Climate Change Risks FL Properties and Tourism During an April 22 field hearing in Miami Beach organized by Senator Bill Nelson (D-FL), local officials said that climate change impacts could put at risk billions of dollars worth of coastal properties and tourism activities in South Florida. Senator Nelson charged that the state has already experienced between five and eight inches of sea level rise, while Florida Atlantic University says that another three to nine inches by 2050 could destroy most of the coastal structures protecting Southeast Florida from flooding and saltwater intrusion. Senator Nelson will discuss the issue with the Senate Climate Change Task Force, and Senator Sheldon Whitehouse (D-RI) met with elected officials and scientists in Miami April 25 as part of his climate road trip. … [Read more...] about Energy and Environmental Law Update – April 28, 2014
Indiana roads closed due to flooding
Mercury Thermostat Disposal ReportOn April 2, a coalition of green groups released a report, “Turning up the Heat II,” finding that just 8% of mercury from decommissioned thermostats was properly recycled over the last decade. The report was prepared by the Clean Water Fund, the Mercury Policy Project, Natural Resources Defense Council, and the Product Stewardship Institute; it argues that current voluntary programs are ineffective at preventing the mercury from being discarded as solid waste. It recommends that states pass laws requiring manufacturers to create state-based programs with financial incentives for participating, banning the production of mercury thermostats, and prohibiting the disposal of mercury thermostats as solid waste. … [Read more...] about Energy & Environmental Law Update April 8, 2013
On the roster: Poll: Voters say corruption most important 2018 topic - Kavanaugh vows independence as hearing continues - Trump's lawyers open to giving Mueller written answers - Audible: Personal space - Do it for the gram POLL: VOTERS SAY CORRUPTION MOST IMPORTANT 2018 TOPICKFF: “With the 2018 midterm election in full swing, the latest Kaiser Health Tracking Poll finds corruption in Washington emerging as one of the top topics voters want to hear candidates talk about during their campaigns. Fielded in the days after the indictment of Michael Cohen and jury decision in the Paul Manafort trial, three in ten voters (30 percent) – including about one-third of independent voters and Democratic voters, and one-fourth of Republican voters – say corruption in Washington, D.C. is the most important topic for 2018 candidates to talk about during their campaigns. This ranks among the top topics, which also includes health care (27 percent) and economy and jobs (25 percent). … [Read more...] about Poll: Voters say corruption most important 2018 topic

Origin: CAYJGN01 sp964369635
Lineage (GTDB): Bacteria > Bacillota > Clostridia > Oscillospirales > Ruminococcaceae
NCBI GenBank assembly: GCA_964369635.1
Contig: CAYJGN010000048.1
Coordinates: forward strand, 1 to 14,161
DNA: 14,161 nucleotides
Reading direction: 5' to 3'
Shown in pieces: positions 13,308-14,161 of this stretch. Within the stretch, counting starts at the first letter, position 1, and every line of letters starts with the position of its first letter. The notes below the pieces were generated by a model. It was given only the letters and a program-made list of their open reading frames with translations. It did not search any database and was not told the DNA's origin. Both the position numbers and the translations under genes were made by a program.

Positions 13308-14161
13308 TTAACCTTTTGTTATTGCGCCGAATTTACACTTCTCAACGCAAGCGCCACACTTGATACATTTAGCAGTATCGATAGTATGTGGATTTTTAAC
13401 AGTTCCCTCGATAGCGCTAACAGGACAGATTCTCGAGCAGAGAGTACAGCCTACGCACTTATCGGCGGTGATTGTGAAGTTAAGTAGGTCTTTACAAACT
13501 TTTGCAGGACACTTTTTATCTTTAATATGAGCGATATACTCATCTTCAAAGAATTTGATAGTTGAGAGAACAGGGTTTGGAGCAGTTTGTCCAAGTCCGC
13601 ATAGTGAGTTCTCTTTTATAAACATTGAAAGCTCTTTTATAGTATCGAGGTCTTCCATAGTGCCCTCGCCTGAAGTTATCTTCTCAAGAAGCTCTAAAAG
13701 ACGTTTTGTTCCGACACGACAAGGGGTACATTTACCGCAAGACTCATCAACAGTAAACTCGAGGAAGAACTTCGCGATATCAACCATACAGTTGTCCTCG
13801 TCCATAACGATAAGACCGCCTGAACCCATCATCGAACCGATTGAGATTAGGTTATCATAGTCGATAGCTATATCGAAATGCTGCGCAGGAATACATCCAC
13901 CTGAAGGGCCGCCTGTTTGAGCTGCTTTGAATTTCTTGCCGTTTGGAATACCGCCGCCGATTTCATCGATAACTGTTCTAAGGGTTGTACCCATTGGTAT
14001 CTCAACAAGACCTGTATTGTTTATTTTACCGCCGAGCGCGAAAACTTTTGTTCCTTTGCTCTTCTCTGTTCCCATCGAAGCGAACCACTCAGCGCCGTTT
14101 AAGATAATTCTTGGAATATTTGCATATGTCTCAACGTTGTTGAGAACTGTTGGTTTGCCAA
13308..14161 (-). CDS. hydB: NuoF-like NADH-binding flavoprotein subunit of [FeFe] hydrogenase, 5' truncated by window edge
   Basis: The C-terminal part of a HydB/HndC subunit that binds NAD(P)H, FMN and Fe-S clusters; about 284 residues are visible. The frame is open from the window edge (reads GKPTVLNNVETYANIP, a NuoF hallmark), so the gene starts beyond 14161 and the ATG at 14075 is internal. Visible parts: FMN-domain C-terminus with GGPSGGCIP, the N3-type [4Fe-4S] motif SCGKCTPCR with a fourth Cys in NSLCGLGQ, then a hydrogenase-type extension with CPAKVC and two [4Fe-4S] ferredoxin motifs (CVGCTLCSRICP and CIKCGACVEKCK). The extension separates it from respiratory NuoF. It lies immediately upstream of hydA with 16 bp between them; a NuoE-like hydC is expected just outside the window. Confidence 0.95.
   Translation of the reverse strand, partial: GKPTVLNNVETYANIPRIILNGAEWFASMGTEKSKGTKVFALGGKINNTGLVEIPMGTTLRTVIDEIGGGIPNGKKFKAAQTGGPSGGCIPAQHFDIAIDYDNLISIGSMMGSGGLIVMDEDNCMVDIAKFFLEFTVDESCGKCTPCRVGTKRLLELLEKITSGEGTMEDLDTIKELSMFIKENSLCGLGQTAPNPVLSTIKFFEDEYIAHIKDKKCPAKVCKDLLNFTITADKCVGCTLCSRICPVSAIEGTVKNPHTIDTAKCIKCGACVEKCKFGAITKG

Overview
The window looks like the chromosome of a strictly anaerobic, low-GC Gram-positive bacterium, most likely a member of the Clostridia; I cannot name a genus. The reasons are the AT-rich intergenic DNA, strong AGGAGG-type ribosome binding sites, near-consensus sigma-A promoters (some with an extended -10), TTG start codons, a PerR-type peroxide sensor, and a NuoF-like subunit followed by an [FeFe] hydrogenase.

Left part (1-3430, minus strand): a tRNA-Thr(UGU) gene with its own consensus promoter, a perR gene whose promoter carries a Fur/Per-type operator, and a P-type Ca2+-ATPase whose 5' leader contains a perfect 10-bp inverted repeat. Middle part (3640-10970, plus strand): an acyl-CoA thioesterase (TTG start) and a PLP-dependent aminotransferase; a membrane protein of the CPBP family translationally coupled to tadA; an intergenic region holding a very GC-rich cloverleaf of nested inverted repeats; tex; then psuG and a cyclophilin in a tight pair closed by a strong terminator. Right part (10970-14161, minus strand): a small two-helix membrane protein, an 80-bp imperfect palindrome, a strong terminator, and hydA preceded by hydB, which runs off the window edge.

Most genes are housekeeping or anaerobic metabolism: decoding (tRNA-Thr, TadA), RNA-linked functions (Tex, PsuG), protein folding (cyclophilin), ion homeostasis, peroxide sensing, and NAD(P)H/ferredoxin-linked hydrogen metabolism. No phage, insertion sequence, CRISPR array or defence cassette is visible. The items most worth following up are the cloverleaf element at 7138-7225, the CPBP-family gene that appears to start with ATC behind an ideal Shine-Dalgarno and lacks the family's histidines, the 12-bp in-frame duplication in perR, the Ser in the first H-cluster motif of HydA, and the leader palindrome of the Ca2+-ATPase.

Korean Peninsula As part of a bold new diplomacy, we continue our historic push for peace on the Korean Peninsula. Our hostages have come home, nuclear testing has stopped, and there has not been a missile launch in 15 months. If I had not been elected president of the United States, we would right now, in my opinion, be in a major war with North Korea with potentially millions of people killed. Much work remains to be done, but my relationship with Kim Jong Un is a good one. And Chairman Kim and I will meet again on February 27 and 28 in Vietnam. … [Read more...] about ‘War and investigation:’ What President Trump said at his 2019 State of the Union address
What’s new this year are better-organized efforts to force native issues into the campaign spotlight. A Native American advocacy group called Four Directions is inviting the candidates to a forum in Sioux City, Iowa, in August. “It’s to call on the candidates not just to present their policy statement but to engage in a town hall centered around Indian Country issues, where they can’t just say, ‘Hey, we’re for the Native Americans. Trust us,’ ” says Bret Healy, a consultant with Four Directions. The organization also is pursuing grass-roots efforts to get out the vote in seven swing states where there are enough native voters to decide a close election: Nevada, Arizona, Colorado, Minnesota, Wisconsin, Michigan and North Carolina. “You’re seeing an awakening,” says Tom Rodgers, a political strategist and member of the Blackfeet Tribe of Montana. “You’re seeing a new generation of tribal leaders. They’re … [Read more...] about What do Native Americans want from a president?